How are you anticipating the upcoming gathering of relatives and friends over the holidays? For many it is a time of hesitancy or reluctance in seeing family members that hold held widely divergent views from your beliefs. Some are more than eager to share their thoughts or are even convinced it is their duty to persuade you to change your beliefs.
Or you may have relatives that have distanced themselves for months or years and you remain hurt inside for the loss of that relationship. Or what about those with drug or alcohol addictions that may show up? What about that one that has lost a loved one recently. Their emotions are raw and fragile. Will you be showing each one love?
Just like a commander of an invading military operation you must make your plan for the various scenarios or attacks that may be coming your way soon.
As that commander, will you determine ahead of time what you will wield with your sword? Will that be a sword of anger or revenge or attack first? Or might you wield love and plan and prepare your heart to show up a peacemaker? Your strategy is to be kind, give wide birth to a wide range of views and hold back on provocative comments or outbursts. Have a heart that wants to understand other points of view. You don’t have to change yours but you may be able to better understand how individuals arrived at their point of view. You might leave the gathering a more polished gem of a person.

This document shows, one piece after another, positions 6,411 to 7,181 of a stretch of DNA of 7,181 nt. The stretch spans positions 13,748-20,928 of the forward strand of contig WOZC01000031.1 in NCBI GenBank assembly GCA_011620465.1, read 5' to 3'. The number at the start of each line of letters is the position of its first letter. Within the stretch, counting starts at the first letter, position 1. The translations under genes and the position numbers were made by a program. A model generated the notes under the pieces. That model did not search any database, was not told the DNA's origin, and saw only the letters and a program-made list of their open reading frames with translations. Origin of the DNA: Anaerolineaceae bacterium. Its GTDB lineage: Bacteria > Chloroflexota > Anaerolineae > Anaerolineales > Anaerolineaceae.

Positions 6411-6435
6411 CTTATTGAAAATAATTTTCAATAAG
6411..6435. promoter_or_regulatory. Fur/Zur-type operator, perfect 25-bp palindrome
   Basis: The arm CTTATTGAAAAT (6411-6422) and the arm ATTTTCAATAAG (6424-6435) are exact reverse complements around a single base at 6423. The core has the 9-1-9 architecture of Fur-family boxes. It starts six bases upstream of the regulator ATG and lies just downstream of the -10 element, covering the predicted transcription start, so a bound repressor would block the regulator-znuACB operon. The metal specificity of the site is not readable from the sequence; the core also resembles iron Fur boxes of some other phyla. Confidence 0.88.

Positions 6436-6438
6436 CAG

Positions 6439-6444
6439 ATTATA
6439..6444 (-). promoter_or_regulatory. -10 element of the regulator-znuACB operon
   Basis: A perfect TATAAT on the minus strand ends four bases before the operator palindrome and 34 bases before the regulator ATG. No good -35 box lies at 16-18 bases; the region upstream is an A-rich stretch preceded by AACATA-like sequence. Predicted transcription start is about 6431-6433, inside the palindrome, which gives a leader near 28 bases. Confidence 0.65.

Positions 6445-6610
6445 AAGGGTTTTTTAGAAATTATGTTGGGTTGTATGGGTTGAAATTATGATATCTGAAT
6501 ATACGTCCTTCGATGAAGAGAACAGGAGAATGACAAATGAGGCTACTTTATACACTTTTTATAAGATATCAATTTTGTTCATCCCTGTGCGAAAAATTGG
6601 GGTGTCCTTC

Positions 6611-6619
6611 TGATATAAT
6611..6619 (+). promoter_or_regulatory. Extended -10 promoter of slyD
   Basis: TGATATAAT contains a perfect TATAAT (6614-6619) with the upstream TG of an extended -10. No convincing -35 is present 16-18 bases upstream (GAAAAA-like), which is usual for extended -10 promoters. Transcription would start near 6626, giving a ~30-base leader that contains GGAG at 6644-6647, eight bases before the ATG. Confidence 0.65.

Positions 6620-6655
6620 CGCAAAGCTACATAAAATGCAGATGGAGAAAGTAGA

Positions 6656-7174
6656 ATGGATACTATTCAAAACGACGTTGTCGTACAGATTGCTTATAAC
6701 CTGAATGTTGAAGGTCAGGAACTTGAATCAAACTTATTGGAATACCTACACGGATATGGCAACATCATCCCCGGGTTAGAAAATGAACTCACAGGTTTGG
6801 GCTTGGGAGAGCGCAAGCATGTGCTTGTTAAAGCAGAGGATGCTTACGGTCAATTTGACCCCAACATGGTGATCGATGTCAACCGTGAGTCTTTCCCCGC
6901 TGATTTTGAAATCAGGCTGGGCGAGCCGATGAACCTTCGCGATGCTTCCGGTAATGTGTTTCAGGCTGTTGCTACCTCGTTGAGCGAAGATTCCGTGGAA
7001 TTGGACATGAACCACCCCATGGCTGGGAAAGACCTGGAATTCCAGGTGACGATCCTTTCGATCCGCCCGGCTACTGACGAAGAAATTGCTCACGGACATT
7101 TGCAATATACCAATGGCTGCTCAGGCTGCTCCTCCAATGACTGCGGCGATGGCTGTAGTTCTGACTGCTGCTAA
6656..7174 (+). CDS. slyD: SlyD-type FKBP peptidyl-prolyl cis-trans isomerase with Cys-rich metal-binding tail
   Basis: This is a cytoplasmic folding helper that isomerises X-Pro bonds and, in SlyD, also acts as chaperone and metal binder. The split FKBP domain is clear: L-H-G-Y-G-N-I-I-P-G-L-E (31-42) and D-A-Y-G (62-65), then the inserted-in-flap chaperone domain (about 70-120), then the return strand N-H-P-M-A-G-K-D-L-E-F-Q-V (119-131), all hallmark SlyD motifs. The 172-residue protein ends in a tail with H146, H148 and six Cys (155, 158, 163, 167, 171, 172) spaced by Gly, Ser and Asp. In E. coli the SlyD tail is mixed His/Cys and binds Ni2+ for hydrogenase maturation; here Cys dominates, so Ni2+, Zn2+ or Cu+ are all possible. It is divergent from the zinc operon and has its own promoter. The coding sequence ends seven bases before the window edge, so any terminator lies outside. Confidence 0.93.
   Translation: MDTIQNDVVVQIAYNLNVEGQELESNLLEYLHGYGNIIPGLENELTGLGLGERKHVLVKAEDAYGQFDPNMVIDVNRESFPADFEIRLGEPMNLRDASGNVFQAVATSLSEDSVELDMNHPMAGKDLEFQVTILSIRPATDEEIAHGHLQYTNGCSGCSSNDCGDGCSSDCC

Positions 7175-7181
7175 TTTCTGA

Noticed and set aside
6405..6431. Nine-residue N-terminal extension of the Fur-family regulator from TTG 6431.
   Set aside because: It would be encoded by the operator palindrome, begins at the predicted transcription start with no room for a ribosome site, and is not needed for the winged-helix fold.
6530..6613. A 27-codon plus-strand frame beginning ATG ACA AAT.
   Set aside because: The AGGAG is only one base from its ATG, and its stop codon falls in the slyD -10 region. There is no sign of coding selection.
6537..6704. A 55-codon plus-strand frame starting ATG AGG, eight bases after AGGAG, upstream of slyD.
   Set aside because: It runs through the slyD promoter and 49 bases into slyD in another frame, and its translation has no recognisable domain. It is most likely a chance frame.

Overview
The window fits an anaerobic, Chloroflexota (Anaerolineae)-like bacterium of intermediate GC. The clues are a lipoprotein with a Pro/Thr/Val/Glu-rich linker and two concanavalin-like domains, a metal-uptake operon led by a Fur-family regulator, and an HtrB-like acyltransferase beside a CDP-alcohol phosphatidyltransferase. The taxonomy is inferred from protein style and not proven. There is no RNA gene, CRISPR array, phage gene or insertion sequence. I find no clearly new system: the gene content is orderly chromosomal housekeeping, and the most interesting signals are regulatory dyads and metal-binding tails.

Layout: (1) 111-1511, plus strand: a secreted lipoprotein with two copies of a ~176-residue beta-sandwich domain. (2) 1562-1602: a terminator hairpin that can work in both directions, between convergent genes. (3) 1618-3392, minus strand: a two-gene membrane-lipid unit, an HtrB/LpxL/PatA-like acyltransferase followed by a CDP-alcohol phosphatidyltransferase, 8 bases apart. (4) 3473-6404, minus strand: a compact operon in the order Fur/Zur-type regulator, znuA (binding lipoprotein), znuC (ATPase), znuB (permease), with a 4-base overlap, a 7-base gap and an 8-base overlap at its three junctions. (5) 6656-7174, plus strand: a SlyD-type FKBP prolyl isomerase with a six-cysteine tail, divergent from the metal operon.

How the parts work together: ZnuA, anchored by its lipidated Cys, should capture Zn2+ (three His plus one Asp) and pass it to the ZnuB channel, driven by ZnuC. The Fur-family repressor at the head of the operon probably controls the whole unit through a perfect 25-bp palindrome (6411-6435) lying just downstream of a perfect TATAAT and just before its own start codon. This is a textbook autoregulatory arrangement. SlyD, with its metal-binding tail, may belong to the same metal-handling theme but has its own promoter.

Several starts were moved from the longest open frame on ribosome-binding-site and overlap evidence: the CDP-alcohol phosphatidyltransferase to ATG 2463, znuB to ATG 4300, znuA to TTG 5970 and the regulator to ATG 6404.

How do you want the people you are with to feel when the gathering is over? Maybe you cannot make everyone get along or agree on all points, and in these days, there are so many points of view, but you can leave everyone feeling loved and accepted. Isn’t that what we all want? I want to leave the family gathering feeling like we shared, we heard and we listened to each other. It can happen if we hold our tongues and outbursts at bay. I hope your plan is to be a peacemaker this holiday season of gathering and not a bomb thrower.
Differences in politics and religion are the top contenders for contention. But coming home after a period of absence also highlights changes in older loved one’s health and abilities. Blame on those that live close by for not taking better care or blame for those that live at a distance for not pitching in to help more, physically or financially are also looming areas of contention.
It helps to remember we are all growing older and changes are occurring both physically, mentally and spiritually so plan to allow room for everyone to receive acceptance and love from the family. If many of us do that, we might even change the world over a family dinner gathering.